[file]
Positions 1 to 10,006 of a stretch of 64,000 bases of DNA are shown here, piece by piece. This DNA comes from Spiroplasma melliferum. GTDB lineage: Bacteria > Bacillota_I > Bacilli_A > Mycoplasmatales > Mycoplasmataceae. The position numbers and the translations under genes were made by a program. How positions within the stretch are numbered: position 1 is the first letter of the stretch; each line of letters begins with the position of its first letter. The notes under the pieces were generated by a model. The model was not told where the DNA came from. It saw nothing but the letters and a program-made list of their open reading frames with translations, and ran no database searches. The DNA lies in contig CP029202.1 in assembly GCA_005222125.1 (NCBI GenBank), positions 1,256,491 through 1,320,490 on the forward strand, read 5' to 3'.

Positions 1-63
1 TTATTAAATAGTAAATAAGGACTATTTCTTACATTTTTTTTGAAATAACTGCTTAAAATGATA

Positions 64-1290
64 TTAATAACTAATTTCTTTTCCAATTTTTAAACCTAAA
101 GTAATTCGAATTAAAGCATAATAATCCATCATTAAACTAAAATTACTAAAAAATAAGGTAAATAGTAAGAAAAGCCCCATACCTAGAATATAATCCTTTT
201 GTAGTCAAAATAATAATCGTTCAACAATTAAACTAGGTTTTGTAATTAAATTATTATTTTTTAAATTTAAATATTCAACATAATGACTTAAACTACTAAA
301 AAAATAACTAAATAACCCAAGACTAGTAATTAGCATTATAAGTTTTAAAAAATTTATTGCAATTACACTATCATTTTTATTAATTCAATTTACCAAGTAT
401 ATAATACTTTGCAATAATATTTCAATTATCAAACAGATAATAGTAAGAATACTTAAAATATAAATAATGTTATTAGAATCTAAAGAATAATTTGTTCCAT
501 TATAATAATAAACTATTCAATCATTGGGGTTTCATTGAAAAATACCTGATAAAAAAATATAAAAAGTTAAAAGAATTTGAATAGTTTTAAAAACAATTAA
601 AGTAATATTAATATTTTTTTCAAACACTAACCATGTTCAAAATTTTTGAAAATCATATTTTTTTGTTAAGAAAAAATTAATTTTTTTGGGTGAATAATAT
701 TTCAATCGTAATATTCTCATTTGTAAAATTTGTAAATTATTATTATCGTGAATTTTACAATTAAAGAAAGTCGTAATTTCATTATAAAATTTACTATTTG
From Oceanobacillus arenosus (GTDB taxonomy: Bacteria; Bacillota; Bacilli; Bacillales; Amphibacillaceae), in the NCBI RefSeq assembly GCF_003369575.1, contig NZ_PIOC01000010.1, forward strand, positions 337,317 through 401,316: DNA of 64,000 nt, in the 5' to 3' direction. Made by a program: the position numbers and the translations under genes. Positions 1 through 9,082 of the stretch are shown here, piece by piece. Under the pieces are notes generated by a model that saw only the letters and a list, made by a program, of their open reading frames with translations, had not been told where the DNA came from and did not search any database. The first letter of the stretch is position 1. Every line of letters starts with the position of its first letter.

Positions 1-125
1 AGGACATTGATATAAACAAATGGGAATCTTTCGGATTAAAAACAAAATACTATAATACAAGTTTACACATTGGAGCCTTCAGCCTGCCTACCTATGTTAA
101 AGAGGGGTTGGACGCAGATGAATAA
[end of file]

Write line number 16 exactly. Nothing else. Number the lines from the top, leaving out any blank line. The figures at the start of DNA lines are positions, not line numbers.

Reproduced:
101 AGAGGGGTTGGACGCAGATGAATAA